The Jordan Museum boasts a wonderful energy, reflecting that of its Jordanian culture. Filled with distinctly unique and interesting cultural pieces, the Jordan Museum does not have an air of detachment which most other museums often strive to uphold, and is thus a much-desired relief for individuals who frequent exhibitions. On the contrary, it is one of the more warm and engaging spaces one can visit – within reason, of course, as it still does its job of protecting and preserving these important cultural items.
One of the key elements in this inclusive experience is the ability to not only view the rich Jordanian culture, but to also immerse yourself in it. One will first notice an atypical lack of what I like to refer to as “sneeze guards”. Removing the plate of glass that separates you from many of these old carvings allows you to really get a good look at them, leaning in as close as you dare. I must insist that you remain cautious and respectful of this space. This is not the case for all of the exhibits, especially not the more delicate pieces. Still, here you can quite literally get closer to the culture than in many other venues. In fact, I was initially shocked to spot one type of sign wholly uncommon to most museums: “Please Touch.” One benefit of having replicas is the ability to grope them at your own will! However, one will certainly not be disappointed by the vast collection of original pieces that this museum boasts. These artifacts still adhere to the standard advisory to resist the urge to touch.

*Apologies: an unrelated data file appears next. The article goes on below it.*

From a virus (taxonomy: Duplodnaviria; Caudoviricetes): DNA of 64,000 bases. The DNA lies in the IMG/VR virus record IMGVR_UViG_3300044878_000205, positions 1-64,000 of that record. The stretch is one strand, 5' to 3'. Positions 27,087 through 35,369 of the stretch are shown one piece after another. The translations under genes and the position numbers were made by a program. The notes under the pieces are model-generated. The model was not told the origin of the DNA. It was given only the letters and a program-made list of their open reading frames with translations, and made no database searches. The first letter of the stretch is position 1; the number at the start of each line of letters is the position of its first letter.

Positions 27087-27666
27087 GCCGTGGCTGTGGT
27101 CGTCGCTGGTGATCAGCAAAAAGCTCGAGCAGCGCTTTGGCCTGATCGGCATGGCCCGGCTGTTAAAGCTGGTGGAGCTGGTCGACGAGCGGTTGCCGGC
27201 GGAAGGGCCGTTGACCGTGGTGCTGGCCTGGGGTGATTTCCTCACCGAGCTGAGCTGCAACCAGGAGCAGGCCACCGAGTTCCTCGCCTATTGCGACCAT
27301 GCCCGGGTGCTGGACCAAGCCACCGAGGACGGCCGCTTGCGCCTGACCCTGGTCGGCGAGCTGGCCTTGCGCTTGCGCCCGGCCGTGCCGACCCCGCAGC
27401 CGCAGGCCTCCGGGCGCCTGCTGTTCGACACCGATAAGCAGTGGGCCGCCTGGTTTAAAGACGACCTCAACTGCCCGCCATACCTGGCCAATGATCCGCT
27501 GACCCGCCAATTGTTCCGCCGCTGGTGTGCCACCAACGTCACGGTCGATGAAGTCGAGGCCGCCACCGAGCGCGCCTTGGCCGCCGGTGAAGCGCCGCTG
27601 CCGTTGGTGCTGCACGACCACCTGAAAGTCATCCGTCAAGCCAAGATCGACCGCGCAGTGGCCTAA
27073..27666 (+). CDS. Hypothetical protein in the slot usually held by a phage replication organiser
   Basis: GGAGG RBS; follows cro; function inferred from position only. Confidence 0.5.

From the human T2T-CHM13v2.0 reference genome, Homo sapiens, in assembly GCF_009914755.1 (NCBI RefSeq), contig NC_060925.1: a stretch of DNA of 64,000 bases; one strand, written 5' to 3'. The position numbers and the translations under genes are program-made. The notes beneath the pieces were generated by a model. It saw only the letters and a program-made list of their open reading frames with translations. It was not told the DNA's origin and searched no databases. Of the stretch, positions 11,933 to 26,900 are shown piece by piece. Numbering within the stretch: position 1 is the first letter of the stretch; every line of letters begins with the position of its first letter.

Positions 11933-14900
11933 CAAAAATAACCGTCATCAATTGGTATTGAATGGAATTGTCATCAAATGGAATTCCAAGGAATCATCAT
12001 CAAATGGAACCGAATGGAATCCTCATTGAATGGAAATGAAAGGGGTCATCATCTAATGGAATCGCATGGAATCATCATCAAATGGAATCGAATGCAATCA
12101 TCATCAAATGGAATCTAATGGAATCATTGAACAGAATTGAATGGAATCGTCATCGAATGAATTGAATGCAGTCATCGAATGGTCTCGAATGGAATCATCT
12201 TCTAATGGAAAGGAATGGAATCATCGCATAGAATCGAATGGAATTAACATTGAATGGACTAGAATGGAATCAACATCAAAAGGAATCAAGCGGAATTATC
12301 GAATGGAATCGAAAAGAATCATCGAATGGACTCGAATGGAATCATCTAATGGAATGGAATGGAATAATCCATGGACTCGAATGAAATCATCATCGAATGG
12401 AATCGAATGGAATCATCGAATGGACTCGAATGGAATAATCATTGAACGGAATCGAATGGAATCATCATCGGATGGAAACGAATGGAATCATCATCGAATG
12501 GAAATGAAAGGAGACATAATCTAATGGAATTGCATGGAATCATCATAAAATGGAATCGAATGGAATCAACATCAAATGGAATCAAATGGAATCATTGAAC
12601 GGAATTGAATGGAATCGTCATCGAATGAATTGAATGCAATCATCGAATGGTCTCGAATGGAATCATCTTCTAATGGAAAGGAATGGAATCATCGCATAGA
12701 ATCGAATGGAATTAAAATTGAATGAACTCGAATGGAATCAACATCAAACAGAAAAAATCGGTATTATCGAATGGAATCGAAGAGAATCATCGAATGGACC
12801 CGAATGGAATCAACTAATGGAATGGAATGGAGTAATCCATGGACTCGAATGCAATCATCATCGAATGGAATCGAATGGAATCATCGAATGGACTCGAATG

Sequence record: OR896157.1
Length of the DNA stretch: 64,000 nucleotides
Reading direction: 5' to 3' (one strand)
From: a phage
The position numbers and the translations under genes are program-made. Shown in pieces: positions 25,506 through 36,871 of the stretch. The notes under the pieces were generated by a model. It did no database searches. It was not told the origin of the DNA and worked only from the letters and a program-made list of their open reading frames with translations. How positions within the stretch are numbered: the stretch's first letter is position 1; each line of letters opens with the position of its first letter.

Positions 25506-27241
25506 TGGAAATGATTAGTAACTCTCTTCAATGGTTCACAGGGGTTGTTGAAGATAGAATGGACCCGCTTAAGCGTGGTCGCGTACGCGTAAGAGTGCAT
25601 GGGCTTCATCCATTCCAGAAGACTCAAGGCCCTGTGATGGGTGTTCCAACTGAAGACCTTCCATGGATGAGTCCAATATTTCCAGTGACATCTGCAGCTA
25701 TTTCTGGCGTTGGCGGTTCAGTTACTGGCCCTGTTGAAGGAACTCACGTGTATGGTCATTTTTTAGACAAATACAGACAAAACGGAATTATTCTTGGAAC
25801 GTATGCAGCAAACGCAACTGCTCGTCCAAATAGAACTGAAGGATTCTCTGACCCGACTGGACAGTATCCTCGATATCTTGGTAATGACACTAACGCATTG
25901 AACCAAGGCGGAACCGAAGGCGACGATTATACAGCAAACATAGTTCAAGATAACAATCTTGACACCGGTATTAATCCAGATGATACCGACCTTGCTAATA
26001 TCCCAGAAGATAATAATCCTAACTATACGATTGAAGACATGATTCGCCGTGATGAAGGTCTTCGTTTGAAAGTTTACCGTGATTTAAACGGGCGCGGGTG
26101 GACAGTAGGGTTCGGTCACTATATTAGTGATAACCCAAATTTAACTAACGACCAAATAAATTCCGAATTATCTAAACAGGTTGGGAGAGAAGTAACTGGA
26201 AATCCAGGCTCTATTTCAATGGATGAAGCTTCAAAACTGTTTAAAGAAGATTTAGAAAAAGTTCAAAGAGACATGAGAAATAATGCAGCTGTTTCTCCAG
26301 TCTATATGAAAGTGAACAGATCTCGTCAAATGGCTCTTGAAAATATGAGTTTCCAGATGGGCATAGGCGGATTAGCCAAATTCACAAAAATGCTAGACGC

The layout of the Jordan Museum proves as equally thrilling as its substance, utilizing both standard galleries and experiential scenes. These small stations give visitors the opportunity to sit in a traditional Bedouin setting where one would normally recline for coffee. Rather than just displaying a Roman column, the gallery designers chose to arrange a set reflecting a typical forum, created with both physical elements as well as vast prints on the walls. Furthermore, the use of small interactive games or demonstrations gives the visitor a more intimate and tactile experience. Small computer activities staggered throughout the museum allow you to dress an individual in traditional garb, track the location of minerals throughout the country, or translate your name into Aramaic, Nabataean, Greek, and Arabic.
The space is an interesting combination of historical cultural and archaeological finds nestled into the almost industrial interior of the complex. With lofted ceilings, don’t forget to glance upwards, or you risk missing the signs that indicate important sequential transitions – i.e. from the Bronze to the Iron Age.
All in all, the Jordan Museum provides an experience that is equally as fun and interesting as it is manageable. One can get a fairly fulfilling experience after a mere hour, but will likely not be disappointed by perusing for longer.
Opening times: 10am-2pm
Open Saturdays, Sundays and Mondays
By Sarah Crosswell, 6/23/13